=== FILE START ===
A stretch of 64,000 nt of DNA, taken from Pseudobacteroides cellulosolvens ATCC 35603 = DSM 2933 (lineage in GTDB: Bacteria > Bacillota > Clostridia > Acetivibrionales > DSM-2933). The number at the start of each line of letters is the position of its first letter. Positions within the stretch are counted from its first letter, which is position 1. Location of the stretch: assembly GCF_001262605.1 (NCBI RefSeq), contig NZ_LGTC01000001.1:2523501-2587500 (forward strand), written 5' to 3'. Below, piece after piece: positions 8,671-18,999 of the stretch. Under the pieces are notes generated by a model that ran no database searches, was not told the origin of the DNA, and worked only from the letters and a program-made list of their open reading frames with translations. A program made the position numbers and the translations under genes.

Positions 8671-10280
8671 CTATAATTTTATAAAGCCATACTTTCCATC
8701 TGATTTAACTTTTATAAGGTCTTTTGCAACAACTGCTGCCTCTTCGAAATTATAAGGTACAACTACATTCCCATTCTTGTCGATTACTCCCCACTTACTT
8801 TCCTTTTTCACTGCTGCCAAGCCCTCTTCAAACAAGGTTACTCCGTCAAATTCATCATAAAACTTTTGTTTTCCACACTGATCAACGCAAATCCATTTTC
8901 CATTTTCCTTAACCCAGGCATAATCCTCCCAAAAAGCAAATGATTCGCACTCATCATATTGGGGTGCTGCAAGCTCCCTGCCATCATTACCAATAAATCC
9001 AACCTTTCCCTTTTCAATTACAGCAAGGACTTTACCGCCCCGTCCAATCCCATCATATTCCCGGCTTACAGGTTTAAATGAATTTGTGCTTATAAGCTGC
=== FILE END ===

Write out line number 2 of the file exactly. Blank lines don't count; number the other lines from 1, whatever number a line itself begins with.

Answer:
Positions 8671-10280